Restructuring Drive
Some believe that though macroeconomic factors such as rising incomes and industrial development would keep the mall market busy, only a few would survive in the future. “This is the time that we have to expand across India, as the space will saturate in 10 years,” says Atul Ruia, promoter of the 1.5-million sq. ft Phoenix Mills in Mumbai, in a previous interview. The company is expected to open 15 malls in five years and is likely to spend over Rs 600 crore in this space.

According to property research firm Jones Lang Lasalle Meghraj (JLLM), there are over 240 malls in India and 30-40 more are expected by the end of this fiscal. “Expansion is still the buzzword in the shopping mall space,” says Shubhranshu Pani, MD of retail services at JLLM in Mumbai. But, he says, fund flows continue to remain an issue because most projects are not tied with funding bodies in a structured manner. Mall launches are also plagued with licensing issues and government clearances. Over the years, in order to attract retailers, developers have been committing deadlines they cannot realistically adhere to. This has forced retailers to go slow on their expansion plans. Retailers, therefore, want a cushion effect in the form of lower rentals or a revenue-share spread over a long period to make up for the delay.

“Large retailers in malls and standalone properties have seen a growth of 10 per cent over the past two months,” says Pinaki Ranjan Mishra, partner and national leader of consumer practice at consultancy firm Ernst & Young. He says the industry will see an upward trend because of their expansion into tier-2 and tier-3 cities, but he believes that metro properties will grow at a nominal pace. Currently, small towns have a 38 per cent share in the organised retail space, with the top 10 cities accounting for 60 per cent of organised retail penetration. But, even in tier-2 and tier-3 cities, the challenge for mall owners will be to decide what mix of retailers they want. For example, analysts say, of the 40 million sq. ft recorded by the end of 2009-10, only food courts – which occupy just 5 per cent of the space – seem to be the most profitable for mall owners.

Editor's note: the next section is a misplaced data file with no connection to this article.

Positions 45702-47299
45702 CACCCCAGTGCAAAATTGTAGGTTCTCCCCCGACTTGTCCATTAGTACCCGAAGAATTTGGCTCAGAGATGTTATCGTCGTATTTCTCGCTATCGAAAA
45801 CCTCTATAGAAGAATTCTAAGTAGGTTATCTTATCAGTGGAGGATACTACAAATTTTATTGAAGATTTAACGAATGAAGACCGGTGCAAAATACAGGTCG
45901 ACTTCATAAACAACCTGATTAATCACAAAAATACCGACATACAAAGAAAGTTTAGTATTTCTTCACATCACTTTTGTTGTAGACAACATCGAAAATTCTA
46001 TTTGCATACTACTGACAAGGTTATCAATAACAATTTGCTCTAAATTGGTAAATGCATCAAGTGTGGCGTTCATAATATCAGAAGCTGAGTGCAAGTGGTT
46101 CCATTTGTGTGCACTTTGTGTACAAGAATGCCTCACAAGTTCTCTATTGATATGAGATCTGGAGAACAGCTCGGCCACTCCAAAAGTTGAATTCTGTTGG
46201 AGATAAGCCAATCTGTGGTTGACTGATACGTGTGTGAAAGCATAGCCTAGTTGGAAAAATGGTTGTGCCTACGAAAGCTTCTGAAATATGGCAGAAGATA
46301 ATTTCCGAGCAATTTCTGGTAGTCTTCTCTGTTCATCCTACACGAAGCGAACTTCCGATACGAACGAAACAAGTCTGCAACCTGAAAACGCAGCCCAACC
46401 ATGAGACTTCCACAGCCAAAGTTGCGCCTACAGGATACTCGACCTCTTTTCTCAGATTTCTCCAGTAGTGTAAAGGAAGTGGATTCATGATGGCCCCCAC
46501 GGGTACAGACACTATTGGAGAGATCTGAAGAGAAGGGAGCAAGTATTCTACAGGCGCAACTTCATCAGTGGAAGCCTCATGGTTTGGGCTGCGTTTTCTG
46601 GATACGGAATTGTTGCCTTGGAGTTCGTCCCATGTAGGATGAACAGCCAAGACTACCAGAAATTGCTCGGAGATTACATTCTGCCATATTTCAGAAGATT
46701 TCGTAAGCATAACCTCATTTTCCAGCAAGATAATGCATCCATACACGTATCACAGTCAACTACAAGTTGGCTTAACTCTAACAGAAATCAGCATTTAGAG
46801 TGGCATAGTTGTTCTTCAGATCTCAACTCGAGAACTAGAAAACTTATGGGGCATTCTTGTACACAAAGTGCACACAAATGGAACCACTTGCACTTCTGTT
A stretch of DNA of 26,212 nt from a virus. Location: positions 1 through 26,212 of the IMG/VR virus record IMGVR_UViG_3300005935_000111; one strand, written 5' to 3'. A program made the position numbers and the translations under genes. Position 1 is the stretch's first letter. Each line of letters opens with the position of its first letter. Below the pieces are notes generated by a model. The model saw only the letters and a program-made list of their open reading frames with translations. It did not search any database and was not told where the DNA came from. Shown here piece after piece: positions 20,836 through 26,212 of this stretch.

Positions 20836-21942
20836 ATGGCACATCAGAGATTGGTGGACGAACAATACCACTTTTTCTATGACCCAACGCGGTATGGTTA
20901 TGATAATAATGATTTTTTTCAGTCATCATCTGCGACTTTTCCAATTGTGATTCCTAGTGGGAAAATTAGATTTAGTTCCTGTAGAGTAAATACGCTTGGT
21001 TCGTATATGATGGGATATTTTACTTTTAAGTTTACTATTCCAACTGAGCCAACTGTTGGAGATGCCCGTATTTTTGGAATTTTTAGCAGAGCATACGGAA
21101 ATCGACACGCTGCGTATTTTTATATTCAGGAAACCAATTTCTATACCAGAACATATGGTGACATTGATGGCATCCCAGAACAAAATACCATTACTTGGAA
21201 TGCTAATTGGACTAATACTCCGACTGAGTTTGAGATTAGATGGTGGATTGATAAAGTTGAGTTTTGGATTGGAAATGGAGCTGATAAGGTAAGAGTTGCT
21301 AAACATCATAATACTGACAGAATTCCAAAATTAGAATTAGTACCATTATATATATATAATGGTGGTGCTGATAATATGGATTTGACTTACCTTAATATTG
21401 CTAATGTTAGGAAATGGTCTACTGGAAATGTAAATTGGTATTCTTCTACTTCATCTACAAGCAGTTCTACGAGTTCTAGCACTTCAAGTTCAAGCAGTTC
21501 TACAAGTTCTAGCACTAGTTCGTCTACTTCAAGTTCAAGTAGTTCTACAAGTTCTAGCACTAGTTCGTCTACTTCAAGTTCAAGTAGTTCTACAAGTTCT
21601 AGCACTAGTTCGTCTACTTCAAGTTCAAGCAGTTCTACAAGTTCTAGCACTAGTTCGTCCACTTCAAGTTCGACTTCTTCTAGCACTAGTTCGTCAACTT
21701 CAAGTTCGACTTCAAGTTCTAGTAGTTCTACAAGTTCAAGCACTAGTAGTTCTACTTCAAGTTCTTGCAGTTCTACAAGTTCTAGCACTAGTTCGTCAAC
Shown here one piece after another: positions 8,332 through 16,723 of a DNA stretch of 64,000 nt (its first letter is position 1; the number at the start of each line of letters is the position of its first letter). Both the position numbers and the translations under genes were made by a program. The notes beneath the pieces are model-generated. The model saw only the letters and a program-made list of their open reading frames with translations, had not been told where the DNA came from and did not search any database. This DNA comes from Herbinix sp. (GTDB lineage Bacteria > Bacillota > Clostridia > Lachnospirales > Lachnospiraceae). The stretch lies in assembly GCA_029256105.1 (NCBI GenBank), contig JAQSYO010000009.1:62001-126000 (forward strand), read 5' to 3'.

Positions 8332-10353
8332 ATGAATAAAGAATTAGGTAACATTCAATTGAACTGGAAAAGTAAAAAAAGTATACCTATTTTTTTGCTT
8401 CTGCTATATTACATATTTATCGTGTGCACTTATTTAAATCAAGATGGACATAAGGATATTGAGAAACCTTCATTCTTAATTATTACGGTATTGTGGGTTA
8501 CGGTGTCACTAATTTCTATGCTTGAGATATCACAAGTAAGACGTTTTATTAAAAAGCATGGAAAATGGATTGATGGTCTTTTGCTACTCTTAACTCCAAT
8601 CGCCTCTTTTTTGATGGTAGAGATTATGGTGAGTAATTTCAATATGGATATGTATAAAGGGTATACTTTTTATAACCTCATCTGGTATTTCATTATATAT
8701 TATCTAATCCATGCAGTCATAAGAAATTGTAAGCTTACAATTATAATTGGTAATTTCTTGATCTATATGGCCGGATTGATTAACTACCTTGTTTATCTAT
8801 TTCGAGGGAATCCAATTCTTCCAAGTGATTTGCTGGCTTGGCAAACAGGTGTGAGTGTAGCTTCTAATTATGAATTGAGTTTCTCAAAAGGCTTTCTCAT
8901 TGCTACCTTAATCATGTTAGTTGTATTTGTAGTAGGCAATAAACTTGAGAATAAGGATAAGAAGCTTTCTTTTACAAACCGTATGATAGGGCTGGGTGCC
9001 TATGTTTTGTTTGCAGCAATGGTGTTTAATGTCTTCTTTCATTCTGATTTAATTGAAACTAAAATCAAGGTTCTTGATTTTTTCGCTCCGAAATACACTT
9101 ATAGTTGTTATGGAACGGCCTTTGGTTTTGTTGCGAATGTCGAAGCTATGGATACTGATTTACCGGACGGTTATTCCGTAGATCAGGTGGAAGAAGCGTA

According to Ernst & Young, retailers across various formats were resizing and relocating non-profitable stores. Last year at least 4 million sq. ft of retail space shut down. Analysts estimate that at least 2,300 stores spread across malls and prime locations were closed.

Kim Culley, an expatriate from England, has been in the mall business for 30 years. Culley is anxious about his new Rs 750-crore project in Chennai, the 1.1 million-sq. ft Express Avenue mall. “I have been in charge of malls around the world and in this business you have to be fresh,” says Culley, COO at Express Infrastructure. He says after the initial momentum of sales dies, footfalls depend entirely on the builders’ ability to pull customers with attractive promotions.

Clearly, mall owners have to innovate to survive.

[From BusinessWorld]